What’s your gut tell you about this game? Purdue has played ND tough the last two seasons, even as significant underdogs. How do they get over the hump, or is it going to be a tough night for Boilermakers fans?

I am really disheartened by what I saw against Central because it felt like a major step back. The first game against Western was the first time in over a year where we actually looked like an FBS level football team. I would say we looked like a real football team for about three quarters of one game last year (against Notre Dame), and for most of the game defensively against Michigan State. The rest of the time we didn’t even look like we belonged on the same field as anyone else.

If the same Purdue team that played last week against Central shows up the Irish will win by 50. Of course, I thought the same last year and the Boilers gave Notre Dame quite a bit of trouble. I am hoping for the latter, but expecting the former.


I really appreciate Travis’ time and effort during a busy week. He’ll be talking to or with three different Notre Dame football websites, so be sure to go over to Hammer & Rails and check it out. You can also follow him on Twitter @HammerandRails.

With Michigan in past, focus shifts to Purdue

Notre Dame v Michigan

As Brian Kelly pointed out on Saturday night, the decisive victory over Michigan counts as only one win. So while Saturday night’s game against Purdue looks like one of the more lopsided on the Irish schedule, consider the past two matchups.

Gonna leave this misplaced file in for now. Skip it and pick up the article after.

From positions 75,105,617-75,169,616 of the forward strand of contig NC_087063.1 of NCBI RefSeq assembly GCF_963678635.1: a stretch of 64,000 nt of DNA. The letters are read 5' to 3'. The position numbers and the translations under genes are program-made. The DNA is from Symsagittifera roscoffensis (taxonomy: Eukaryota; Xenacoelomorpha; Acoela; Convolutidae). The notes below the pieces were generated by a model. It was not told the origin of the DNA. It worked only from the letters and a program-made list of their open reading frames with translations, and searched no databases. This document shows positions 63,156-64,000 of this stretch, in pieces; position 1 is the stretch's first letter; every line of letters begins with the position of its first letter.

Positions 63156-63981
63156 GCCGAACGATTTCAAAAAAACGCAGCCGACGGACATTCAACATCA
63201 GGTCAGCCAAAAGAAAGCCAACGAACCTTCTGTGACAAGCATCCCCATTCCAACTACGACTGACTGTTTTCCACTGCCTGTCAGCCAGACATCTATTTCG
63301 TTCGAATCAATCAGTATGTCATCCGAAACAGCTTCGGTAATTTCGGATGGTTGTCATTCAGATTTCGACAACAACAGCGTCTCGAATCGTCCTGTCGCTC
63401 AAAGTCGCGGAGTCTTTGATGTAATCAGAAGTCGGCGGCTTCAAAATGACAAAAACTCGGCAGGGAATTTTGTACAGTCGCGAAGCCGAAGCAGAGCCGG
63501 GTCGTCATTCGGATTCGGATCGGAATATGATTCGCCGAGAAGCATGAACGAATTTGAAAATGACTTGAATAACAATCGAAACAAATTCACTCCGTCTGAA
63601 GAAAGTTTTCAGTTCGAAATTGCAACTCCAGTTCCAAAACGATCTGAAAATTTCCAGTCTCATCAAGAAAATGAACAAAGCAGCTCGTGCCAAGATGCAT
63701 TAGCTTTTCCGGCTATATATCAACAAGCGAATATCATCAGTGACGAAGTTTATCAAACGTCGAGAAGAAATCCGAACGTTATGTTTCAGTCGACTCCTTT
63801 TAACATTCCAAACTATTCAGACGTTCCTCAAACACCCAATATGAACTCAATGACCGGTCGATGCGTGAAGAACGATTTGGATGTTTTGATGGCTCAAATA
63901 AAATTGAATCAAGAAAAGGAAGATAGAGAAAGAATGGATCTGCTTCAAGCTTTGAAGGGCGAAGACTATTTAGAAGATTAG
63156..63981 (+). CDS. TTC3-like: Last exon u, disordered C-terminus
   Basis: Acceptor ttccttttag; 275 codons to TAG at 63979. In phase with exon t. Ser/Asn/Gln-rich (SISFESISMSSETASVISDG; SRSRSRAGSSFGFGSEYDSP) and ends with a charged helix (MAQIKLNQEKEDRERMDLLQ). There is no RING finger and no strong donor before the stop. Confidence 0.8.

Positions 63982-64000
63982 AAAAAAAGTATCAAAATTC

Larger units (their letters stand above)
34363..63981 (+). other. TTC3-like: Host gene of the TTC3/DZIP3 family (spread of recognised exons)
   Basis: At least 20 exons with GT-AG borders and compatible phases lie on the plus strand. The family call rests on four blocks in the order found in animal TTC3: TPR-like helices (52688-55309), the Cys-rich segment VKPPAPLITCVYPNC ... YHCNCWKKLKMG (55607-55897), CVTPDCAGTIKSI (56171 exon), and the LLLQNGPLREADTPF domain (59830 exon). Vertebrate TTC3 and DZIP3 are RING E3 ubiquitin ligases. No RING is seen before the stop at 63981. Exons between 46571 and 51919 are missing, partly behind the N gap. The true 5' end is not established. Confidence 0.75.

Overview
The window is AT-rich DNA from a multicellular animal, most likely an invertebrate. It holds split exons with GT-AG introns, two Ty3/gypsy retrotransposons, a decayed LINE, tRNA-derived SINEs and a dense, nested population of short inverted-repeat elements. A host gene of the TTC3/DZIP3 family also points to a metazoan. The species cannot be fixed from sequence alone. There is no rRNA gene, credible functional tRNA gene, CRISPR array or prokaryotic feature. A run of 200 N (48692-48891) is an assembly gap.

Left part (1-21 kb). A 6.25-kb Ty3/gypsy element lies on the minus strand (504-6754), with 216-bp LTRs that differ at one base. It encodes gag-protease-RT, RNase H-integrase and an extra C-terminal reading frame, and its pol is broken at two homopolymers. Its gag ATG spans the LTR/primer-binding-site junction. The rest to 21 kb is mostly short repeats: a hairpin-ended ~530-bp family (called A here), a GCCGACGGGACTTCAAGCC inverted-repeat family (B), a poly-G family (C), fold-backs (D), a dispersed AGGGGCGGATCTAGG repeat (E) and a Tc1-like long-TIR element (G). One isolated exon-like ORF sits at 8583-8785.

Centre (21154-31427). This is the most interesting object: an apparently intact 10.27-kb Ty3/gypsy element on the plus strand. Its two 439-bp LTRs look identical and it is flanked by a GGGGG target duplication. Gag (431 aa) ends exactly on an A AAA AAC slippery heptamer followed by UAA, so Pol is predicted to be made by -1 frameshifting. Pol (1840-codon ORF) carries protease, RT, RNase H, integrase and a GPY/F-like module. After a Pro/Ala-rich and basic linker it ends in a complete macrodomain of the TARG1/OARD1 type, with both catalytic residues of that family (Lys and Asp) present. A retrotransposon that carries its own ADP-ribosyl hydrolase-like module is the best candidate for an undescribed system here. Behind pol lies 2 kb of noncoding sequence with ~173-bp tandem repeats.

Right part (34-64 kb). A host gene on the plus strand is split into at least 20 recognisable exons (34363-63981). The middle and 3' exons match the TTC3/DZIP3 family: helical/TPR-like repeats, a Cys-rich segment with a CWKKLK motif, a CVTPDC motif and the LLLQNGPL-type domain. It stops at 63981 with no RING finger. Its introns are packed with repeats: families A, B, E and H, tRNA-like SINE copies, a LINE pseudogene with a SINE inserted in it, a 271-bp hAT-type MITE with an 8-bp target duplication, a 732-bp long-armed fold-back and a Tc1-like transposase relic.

The Irish looked like prohibitive favorites in both 2012 and 2013, only to slip away with victory against Danny Hope and then Darrell Hazell’s respective squads. In 2012, Kelly called in Tommy Rees for the save. Rees entered to a chorus of boos from the crowd, but completed a heroic third down conversion to John Goodman before Kyle Brindza kicked the game-winning field goal 20-17.

Last year, the Irish were down heading into the fourth quarter before DaVaris Daniels made a big play and Bennett Jackson scored on a pick six to sneak away with a 31-24 victory. So if you think Purdue plans on ending the fourth-longest consecutive game streak in the history of college football quietly, you best think again.

“We began Monday talking about the games we’ve had against Purdue over the last couple years have been really tough ones,” Kelly said today. “Last year 31‑24, and certainly two years ago here at Notre Dame leading a great come back.  Tommy Rees coming in and mounting a comeback to beat Purdue.

“So we know a lot about the kind of challenge it will have from an in‑state rival in Purdue. Made it clear to our team that it’s really about our preparation again this week and how we prepare is going to be really what we focus on this week.  We know our opponent, and we know about the resolve that they’ll play with.”

With Boilermakers head coach unwilling to commit to quarterback Danny Etling, the Irish will need to prepare for backup Austin Appleby, who threw for a touchdown on his first attempt against Central Michigan. The secondary will welcome back Taylor Richards from a two-game suspension as well.

So while a lopsided loss to Kelly’s former Chippewas program has some believing this will be a cake walk, the Irish staff has sounded the alarm. Now the players will have to heed the warning.